Not one but two friends said goodbye to their beloved senior dogs in the past week. I read their tributes to their beautiful dogs and looked through all the photos of the good times they had together, and wiped copious tears away. These deaths make me hyperconscious of the limited time that I have left with my senior dog, Otto.
If he makes it to November, he’ll be 15 years old. His back legs are getting weaker, and though he can still jump into my car (it’s low, and he jumps onto the floor of the back seat, then climbs onto the seat), he sometimes catches a toe when he goes up the two stairs leading to our back deck and then two more that lead to the kitchen door and his back end collapses for a moment. I try not to fuss when I help him up; he always looks embarrassed when this happens.
He doesn’t trot much anymore; his gaits include a fairly gimpy walk and a sort of swinging lope that he uses as a replacement for his formerly jaunty trot – but he also still roars at the sight of any United States postal vehicles and races to and then down the fence line to chase said vehicles out of sight. He can’t resist! But he pays a price for this after the adrenaline wears off; he retires to his sandbox and naps deeply in the cool sand afterward.
He has always been good about being groomed, but he loves being brushed now – even with a Furminator, which I have to use to try to get rid of his still-shedding thick winter coat. But I have to be careful as I brush his sides and flanks, as he has countless egg-shaped lipomas of various sizes now. They don’t cause any pain, but it can’t be good to put any sort of pressure on them!
For almost a year now, he exhibits signs of dementia at night. He pants and paces and seems confused and anxious. A few months ago, at the suggestion of his team of vets, in addition to his arthritis med and gabapentin, we tried a prescription medicine for dementia. Within days, he had fountaining diarrhea, and we had to stop the dementia medicine. Following that, even though I bathed his nether end again and again, he started over-grooming the underside of his tail, where the liquid poop had gotten on it. He caused a nasty little lick granuloma, which required shaving the underside of his tail several times before it finally healed up, weeks later. I know it’s silly and not important, but it makes me so sad to see the skinny section of his now threadbare tail, which is usually a glorious flag, curving up and gently waving high in good spirits.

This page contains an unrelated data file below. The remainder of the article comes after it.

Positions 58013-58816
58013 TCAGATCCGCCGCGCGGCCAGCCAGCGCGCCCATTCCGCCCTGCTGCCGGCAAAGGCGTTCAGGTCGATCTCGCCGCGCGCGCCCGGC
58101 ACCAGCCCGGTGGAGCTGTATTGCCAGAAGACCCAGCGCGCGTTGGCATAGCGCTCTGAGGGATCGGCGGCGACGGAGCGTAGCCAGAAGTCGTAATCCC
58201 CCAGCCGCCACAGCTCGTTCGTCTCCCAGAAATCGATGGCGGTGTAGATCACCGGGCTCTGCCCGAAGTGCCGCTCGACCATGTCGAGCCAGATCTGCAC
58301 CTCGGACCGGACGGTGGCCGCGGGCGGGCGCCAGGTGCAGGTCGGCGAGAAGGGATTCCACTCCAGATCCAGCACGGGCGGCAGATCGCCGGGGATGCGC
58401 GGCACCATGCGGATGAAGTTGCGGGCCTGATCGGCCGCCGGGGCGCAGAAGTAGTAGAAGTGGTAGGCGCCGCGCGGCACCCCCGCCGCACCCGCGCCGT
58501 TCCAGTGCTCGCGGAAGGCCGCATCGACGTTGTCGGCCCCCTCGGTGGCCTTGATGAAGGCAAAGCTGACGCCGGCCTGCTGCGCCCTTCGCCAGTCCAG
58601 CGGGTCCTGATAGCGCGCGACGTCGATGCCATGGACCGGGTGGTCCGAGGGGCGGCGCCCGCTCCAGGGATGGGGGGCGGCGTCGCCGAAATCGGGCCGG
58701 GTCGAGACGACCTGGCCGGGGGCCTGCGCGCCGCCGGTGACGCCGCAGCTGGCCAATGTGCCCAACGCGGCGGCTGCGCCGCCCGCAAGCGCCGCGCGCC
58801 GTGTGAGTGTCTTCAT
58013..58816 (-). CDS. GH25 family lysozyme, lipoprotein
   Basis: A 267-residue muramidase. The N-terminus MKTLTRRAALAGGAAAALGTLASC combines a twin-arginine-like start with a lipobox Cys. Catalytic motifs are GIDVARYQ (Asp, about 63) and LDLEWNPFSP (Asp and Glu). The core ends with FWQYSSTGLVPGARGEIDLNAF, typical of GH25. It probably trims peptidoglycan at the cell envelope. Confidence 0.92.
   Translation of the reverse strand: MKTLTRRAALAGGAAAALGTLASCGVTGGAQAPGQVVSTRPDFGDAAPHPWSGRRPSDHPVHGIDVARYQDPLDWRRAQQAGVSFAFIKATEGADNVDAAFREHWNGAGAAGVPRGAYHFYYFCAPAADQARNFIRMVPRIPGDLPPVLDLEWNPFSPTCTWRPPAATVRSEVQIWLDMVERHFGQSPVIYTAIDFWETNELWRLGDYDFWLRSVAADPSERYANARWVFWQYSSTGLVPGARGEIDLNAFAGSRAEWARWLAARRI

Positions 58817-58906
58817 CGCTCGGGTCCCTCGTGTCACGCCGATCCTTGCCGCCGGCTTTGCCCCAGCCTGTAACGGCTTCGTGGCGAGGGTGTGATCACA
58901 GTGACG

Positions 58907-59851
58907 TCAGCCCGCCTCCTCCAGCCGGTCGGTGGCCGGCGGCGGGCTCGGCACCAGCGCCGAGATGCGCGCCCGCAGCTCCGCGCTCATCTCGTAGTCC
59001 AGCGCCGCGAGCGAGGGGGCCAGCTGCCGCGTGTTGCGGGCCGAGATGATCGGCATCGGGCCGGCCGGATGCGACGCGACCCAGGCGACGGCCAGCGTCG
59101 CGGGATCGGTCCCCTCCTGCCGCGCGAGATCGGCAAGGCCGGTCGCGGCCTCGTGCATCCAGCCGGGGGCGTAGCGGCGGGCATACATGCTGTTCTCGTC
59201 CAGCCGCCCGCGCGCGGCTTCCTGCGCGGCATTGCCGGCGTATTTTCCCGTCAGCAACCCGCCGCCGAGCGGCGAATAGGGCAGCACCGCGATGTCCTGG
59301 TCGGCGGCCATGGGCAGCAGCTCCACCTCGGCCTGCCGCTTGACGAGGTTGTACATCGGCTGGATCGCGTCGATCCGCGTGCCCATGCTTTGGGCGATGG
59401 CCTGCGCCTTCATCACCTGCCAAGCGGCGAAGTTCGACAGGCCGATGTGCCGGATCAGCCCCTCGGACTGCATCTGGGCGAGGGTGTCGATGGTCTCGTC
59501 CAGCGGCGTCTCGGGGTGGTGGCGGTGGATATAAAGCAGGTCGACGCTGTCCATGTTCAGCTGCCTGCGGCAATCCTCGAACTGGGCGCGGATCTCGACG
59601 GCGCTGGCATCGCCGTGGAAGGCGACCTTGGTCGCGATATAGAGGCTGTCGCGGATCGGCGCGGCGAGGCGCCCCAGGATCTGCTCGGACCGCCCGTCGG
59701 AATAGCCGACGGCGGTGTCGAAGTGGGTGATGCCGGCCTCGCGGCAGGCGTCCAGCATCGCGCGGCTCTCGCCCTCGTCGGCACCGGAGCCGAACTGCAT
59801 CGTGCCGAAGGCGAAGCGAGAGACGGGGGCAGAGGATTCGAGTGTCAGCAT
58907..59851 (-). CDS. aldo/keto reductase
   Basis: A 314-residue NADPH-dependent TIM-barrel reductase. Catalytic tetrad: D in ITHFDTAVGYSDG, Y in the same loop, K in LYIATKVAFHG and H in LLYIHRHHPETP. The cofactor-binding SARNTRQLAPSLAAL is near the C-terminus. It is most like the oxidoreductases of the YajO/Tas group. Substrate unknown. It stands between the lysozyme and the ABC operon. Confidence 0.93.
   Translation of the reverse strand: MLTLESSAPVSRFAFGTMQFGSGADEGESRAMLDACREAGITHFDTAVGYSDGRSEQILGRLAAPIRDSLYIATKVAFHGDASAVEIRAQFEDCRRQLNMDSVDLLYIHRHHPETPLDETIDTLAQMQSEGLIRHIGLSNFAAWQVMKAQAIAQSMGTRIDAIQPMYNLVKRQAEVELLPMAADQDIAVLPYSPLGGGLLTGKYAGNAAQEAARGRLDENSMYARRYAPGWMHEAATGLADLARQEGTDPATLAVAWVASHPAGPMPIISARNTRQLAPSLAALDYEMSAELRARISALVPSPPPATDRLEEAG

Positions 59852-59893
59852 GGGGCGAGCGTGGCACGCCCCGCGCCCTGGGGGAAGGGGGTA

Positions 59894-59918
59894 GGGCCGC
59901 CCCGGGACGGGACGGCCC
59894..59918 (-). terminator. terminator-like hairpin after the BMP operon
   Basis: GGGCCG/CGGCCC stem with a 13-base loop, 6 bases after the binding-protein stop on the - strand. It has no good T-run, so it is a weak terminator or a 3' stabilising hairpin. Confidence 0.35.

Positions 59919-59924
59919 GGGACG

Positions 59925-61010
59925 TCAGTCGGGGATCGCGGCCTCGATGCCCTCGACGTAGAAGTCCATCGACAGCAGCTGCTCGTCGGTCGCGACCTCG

Until this past year, he’s always had nice breath and clean teeth. He was well past middle age when he needed his first dental, and he’s had several since then – but now, no vet wants to put him under anesthesia for a thorough dental, so his teeth are getting a little cruddy and his breath isn’t as fresh as it used to be. Fortunately, he’s good about tolerating brushing. We’re trying to hold the line!
He’s gotten ridiculous about food, hungrily and openly begging for whatever treats he thinks someone might give him, and lurking in the kitchen when we’re cooking. He no longer bothers to “sit” or “down” on cue, but stands, tail wagging and open-mouthed in anticipation when I’m giving cues to the other dogs. He knows he gets treats whenever the other dogs get treats, no “work” is required anymore.
But turn about is fair play; the other dogs have learned his medication schedule. Any time I get the can of wet food out of the refrigerator, they will jump up out of a deep sleep or game of tug to come and sit politely. They know that after I hide Otto’s meds in a “meatball” of pâté and he has taken the meatball from my hand, I will feed them a tiny bit of the tasty food as well.
I thank goodness that 7-month-old Boone doesn’t have high exercise needs. When Woody was his age, I used to have to take daily (sometimes twice daily) long, off-leash walks in our local wildlife area in order to keep him from jumping out of his skin. If we take Otto along, we can’t go very far before he’s tired – and I can’t bear his sad, uncomprehending stare if he doesn’t get to leave the house with me and the other dogs. I try to make it up to Boone with more play on the lawn and more hide-and-seek around the property. Happily, like many “youngest children,” he’s great about entertaining himself by chewing and tugging on our grandson’s swing (we have to make a new seat!) and playing tug all by himself with the leather leash we use to retrieve our grandson’s zip line (watch him do it here!).
It will be wonderful to get a good, full night’s sleep again someday, and to take long, guilt-free hikes with Woody and Boone – but I’m not in a rush. I keep trying to memorize the sweet hayfield aroma of Otto’s thick ruff and the feel of the one silky patch of hair he has on the very top of his head, right between his distinctive half-folded, tufted ears. Though my friends’ tributes to their beloved dogs make my heart hurt, I’m trying not to pre-grieve my vibrant, joyous, mischievous Otto of the past. I’m making every effort to just be here now with my beloved dog, one slightly stinky breath at a time.